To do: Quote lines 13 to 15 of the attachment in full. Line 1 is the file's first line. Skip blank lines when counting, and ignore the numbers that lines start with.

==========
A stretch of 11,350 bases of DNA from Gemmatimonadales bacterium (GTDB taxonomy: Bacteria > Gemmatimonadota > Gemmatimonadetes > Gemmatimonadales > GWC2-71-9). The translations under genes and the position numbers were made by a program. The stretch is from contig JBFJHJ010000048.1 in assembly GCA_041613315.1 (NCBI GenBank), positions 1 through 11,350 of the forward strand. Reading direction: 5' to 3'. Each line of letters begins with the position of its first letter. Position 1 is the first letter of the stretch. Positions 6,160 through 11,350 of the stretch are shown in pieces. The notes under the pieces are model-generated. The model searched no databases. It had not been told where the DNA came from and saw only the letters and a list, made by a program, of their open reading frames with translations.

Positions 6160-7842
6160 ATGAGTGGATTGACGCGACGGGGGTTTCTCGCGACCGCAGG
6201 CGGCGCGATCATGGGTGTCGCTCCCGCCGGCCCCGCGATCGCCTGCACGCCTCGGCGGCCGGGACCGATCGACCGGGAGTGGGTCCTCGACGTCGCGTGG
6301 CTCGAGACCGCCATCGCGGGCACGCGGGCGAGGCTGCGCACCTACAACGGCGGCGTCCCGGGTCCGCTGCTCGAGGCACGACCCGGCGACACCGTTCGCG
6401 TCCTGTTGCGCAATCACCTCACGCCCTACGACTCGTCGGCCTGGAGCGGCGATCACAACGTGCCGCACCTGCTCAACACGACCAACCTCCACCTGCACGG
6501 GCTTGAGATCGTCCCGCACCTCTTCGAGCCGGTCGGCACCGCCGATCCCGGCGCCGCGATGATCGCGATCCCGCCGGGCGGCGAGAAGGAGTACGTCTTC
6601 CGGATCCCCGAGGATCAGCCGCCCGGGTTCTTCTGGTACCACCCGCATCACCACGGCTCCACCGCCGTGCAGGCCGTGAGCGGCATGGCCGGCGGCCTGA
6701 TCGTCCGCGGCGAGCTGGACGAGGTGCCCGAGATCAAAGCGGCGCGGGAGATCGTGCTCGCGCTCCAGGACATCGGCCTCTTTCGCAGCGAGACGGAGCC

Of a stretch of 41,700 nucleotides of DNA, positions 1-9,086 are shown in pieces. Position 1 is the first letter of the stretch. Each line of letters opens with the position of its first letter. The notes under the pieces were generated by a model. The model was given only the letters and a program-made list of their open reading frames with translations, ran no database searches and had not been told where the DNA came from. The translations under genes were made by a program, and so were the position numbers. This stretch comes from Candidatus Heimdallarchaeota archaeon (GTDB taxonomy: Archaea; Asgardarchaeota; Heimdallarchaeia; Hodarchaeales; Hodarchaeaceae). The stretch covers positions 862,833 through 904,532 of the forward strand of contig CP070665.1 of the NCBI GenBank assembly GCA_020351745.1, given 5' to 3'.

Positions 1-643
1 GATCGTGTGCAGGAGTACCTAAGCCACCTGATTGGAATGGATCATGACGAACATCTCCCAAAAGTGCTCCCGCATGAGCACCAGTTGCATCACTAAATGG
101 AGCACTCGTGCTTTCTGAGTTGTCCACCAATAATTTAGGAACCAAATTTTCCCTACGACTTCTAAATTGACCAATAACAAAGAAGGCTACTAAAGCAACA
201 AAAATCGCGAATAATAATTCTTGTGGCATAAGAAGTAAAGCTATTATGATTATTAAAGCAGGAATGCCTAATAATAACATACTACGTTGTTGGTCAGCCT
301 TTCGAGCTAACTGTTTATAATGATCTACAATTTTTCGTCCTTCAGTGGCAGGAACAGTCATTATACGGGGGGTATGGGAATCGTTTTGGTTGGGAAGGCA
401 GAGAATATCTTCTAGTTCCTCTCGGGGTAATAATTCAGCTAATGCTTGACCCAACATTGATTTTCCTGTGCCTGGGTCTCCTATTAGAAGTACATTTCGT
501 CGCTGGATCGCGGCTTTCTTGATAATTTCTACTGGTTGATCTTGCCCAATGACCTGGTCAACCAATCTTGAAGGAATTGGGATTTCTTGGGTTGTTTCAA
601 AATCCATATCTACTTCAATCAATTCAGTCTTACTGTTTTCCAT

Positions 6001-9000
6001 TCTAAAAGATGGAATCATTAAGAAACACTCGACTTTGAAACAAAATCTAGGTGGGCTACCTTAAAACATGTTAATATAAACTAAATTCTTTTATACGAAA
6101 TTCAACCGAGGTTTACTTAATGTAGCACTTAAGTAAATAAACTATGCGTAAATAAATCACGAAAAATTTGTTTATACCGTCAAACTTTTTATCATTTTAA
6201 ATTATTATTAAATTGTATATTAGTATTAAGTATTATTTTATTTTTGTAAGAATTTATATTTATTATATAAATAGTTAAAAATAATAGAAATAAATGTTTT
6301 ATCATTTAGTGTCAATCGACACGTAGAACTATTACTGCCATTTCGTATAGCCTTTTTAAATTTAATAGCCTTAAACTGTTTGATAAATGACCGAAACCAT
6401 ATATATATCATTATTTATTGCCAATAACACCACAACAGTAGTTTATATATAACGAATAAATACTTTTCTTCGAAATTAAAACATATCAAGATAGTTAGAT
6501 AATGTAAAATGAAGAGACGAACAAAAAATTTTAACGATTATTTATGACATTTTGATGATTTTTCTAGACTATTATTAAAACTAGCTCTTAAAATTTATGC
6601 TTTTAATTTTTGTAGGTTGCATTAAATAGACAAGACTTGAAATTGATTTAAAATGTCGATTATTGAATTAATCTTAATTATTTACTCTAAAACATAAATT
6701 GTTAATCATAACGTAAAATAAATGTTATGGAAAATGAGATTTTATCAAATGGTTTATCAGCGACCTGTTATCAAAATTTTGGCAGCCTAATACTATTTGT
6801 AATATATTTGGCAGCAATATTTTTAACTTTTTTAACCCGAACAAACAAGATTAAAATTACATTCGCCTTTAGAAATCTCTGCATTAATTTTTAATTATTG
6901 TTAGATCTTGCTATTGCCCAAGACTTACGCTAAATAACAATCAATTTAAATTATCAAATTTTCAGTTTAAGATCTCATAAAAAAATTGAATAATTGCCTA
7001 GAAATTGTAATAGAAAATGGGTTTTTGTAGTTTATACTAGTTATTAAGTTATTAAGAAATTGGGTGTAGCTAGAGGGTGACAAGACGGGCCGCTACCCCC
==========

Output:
101 AGCACTCGTGCTTTCTGAGTTGTCCACCAATAATTTAGGAACCAAATTTTCCCTACGACTTCTAAATTGACCAATAACAAAGAAGGCTACTAAAGCAACA
201 AAAATCGCGAATAATAATTCTTGTGGCATAAGAAGTAAAGCTATTATGATTATTAAAGCAGGAATGCCTAATAATAACATACTACGTTGTTGGTCAGCCT
301 TTCGAGCTAACTGTTTATAATGATCTACAATTTTTCGTCCTTCAGTGGCAGGAACAGTCATTATACGGGGGGTATGGGAATCGTTTTGGTTGGGAAGGCA